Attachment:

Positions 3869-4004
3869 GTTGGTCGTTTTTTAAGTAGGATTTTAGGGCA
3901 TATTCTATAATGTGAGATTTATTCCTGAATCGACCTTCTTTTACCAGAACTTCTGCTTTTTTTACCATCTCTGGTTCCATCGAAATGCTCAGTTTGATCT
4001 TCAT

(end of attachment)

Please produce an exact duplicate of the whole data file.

Positions 3869-4004
3869 GTTGGTCGTTTTTTAAGTAGGATTTTAGGGCA
3901 TATTCTATAATGTGAGATTTATTCCTGAATCGACCTTCTTTTACCAGAACTTCTGCTTTTTTTACCATCTCTGGTTCCATCGAAATGCTCAGTTTGATCT
4001 TCAT